Leyland P76 Executive
|Body and chassis|
|Wheelbase||111.25 in (2,826 mm)|
|Length||192 in (4,900 mm)|
|Width||75.2 in (1,910 mm)|
|Height||54.11 in (1,374 mm)|
The Leyland P76 is a large car that was produced by Leyland Australia, the Australian subsidiary of British Leyland. Featuring what was described at the time as the "standard Australian wheelbase of 111 inches", it was intended to provide the company with a genuine rival to large local models like the Ford Falcon, the Holden Kingswood, and the Chrysler Valiant. But, due to the first real fuel crisis and demand far exceeding the supply, Leyland rushed the assembly process with the first of the P76s to come off the assembly line, resulting in poor build quality and some reliability problems. The combination of the rushed assembly, fuel crisis and strikes at the component manufacturers' factories, resulted in the Leyland P76 being labelled a lemon, despite receiving the Wheels magazine Car of the Year in 1973. By 1974, sales of the P76 had slumped and BMC decided to end the production of the P76. Although the P76 has been labelled a lemon in Australian motoring history, it has become an iconic Aussie car and has a loyal following.
In 1969, Leyland Australia was given the go-ahead to build a large car for Australia. At the time of the car's launch, it was reported that Leyland Australia had an accumulated deficit equivalent to £8.6 million, and had borrowed the same amount again in order to fund the development of the P76. The P76 was designed and built from scratch with a fund of only A$20m. This was also a decade of serious financial and operational challenges for the parent company back in Britain. Commercial success for this car was therefore seen as crucial to the survival of Leyland in Australia.
Launched in 1973, the P76 was nicknamed "the wedge", on account of its shape, with a large boot, able to easily hold a 44 gallon drum. Although station wagon and "Force 7" coupé versions were designed, these never went into mass production.
The name of the P76 derived from the car's codename while in development (Project 76). The official line was that the P76 was an original Australian designed and built Large Family Car, with no overseas counterpart and that P76 stood for "Project 1976".
The P76 itself was, however, out of production by 1976. An alternative theory is that P76 were simply the first three digits of Lord Stokes' National Service number (Donald Stokes was Chairman of British Leyland at the time).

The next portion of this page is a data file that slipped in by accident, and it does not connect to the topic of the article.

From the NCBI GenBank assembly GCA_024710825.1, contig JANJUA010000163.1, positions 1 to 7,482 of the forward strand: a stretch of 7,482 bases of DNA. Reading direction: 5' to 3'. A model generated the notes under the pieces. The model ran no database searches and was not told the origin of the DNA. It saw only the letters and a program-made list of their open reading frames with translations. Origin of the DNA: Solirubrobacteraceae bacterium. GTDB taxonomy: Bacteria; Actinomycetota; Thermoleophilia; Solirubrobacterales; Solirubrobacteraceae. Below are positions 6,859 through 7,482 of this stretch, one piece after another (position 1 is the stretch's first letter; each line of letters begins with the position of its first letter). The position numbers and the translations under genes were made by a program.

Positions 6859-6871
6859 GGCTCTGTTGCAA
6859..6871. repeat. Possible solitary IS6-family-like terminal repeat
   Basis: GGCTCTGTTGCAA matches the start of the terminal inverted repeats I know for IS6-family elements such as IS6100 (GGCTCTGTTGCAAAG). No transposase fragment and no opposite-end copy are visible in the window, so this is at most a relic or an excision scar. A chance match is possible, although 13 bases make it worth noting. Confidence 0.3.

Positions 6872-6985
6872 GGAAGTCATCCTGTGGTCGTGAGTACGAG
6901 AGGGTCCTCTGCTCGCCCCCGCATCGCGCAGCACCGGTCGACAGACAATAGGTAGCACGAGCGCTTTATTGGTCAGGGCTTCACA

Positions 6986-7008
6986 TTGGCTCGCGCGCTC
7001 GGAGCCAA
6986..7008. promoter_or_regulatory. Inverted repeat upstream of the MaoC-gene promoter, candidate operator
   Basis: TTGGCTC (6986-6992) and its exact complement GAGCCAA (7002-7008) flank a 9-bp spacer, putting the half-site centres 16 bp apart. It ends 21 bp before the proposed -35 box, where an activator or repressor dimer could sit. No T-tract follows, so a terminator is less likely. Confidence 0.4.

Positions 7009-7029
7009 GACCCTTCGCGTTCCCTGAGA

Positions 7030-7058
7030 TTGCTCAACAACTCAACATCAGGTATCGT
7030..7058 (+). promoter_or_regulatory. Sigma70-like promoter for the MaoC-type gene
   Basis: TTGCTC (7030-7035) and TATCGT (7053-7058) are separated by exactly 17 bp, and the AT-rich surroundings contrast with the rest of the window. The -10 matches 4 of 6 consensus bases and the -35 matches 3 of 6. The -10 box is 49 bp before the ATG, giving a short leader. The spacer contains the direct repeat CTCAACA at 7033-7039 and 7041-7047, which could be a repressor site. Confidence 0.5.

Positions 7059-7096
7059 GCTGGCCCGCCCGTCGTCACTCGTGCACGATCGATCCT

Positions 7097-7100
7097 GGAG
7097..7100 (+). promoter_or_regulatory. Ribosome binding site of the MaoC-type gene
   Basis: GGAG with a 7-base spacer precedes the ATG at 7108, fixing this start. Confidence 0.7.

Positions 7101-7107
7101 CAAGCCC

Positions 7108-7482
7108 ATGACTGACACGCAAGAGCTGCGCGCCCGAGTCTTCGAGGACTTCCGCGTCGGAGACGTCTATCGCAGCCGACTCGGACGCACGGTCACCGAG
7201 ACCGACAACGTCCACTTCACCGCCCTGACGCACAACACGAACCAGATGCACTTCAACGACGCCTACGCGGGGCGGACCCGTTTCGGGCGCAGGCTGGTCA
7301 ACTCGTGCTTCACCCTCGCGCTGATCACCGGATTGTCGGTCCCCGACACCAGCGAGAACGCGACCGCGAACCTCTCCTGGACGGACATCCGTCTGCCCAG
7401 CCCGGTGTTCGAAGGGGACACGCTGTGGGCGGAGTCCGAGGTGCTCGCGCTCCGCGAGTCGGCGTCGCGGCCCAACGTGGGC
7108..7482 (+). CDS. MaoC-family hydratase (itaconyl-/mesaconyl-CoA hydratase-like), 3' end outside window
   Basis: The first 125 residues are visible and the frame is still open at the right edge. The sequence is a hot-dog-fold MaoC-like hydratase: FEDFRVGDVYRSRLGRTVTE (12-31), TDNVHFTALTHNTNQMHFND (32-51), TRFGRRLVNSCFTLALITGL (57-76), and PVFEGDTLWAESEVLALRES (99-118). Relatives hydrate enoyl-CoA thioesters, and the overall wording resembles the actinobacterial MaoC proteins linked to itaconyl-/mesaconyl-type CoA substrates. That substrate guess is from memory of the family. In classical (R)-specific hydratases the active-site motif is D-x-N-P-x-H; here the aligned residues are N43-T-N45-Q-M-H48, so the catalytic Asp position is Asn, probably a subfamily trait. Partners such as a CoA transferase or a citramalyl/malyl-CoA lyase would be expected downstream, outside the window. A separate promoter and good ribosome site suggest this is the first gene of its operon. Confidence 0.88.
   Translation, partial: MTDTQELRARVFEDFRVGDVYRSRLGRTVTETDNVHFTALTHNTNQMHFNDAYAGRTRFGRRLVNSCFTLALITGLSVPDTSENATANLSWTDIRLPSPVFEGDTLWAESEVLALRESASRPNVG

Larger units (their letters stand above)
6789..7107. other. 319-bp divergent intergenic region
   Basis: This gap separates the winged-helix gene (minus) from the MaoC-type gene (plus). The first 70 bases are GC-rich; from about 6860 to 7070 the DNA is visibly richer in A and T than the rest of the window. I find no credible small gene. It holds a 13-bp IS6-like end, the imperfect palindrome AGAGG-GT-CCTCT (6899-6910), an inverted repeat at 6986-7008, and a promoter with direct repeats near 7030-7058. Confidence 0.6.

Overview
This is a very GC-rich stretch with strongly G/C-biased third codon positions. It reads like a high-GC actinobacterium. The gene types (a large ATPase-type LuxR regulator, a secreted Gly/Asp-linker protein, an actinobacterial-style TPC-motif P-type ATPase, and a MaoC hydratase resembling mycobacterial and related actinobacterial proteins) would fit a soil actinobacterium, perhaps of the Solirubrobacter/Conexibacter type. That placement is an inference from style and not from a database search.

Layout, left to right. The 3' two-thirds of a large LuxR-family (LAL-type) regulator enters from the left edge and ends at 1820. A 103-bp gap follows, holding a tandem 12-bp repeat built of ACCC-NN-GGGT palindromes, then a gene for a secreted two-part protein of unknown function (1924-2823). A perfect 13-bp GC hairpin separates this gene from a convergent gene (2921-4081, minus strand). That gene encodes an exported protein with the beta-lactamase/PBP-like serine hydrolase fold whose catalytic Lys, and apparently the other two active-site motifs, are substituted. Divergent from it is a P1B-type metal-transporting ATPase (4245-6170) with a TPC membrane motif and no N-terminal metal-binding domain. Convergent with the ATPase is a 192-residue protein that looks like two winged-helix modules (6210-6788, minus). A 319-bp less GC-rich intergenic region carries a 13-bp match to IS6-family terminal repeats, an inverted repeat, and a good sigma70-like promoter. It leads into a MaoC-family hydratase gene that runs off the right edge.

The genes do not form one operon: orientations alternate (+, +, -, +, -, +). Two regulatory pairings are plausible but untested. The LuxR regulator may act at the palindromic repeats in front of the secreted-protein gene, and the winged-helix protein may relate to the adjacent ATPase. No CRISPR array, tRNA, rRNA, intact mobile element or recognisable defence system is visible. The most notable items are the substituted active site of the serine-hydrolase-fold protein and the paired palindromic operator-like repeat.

Before the P76, Leyland Australia and its corporate predecessor BMC (Australia) had not fielded a direct competitor in large-car sector, which then dominated the Australian car market. The P76 was intended to provide that competitor.
Previously, BMC and Leyland had tried to compete in this market segment with the 1958 Morris Marshal (a rebadged Austin A95); the 1962 Austin Freeway and Wolseley 24/80 (the Freeway was an Austin A60 with Riley 4/72 tail lights, a unique full width grille and a 2.4-litre 6-cylinder version of the 1622 cc B-series engine; the Wolseley was a 6-cylinder version of the Wolseley 16/60); and the 1971 Austin "X6" Tasman and Kimberley (facelifted Austin 1800s with the 6-cylinder 2.2-litre E-series engine).
Each of these cars was a compromise, and the motoring public largely rejected as challengers to the dominant local models. Nonetheless, the Freeway, 24/80 and the X6 each developed a loyal following.
The shape was penned by Giovanni Michelotti. The entry-level P76 featured an enlarged 2623 cc version of the 6-cylinder engine from the smaller Austin Kimberley and Austin Tasman. The top-of-the-line aluminium alloy 4416 cc V8 unit was unique to the P76, and was a derivative of the ex-Buick V8 that was powering the Rover 3500. Leyland Australia cited a weight advantage approaching 500 lb (230 kg) for the P76, most of which was attributed to the lighter weight of the aluminium engine block when compared to the cast iron blocks (with bigger displacements) of the V8s from Chrysler, Holden and Ford. It was hoped that the weight advantage would feed through into superior fuel economy and extended tyre life. Nevertheless, the car was a full-size car in Australian terms, for which class leading boot/trunk capacity was claimed.
Safety equipment preceded the forthcoming Australian Design Rules, and featured front discs as standard on all models, recessed door handles and full-length side intrusion reinforcements on all doors.
It did offer a combination of features which were advanced in this category in Australia at the time: rack and pinion steering, power-assisted disc brakes, MacPherson strut front suspension, front hinged bonnet, glued-in windscreen and concealed windscreen wipers, as well as the familiar Australian-made Borg Warner gearboxes (including 3 speed column shift) and a live rear axle.
Particular attention was paid to structural rigidity, a British Leyland engineering strength. This goal was aided by a conscious effort to reduce the number of panels needed to build the car's body — a remarkably low 215, reportedly only 5 more than for a Mini.
At the time P76 production ceased, Leyland was developing a V6 version to replace the E6 variant. The V6 was derived from the 4.4-litre P76 V8, with the two rear cylinders chopped off.
Despite the V8 model winning Wheels magazine's Car of the Year for 1973, sales of the P76 were adversely affected by a variety of issues: component manufacturers' strikes limiting parts availability, production problems at Leyland Australia's plant in Zetland all restricted supply of the car; the release of P76 coincided with the first Oil Crisis, when fuel prices increased dramatically. As a result, demand for all larger cars subsided.
Hence, notwithstanding generally favourable press and public reaction to the car, sales did not reach expectations.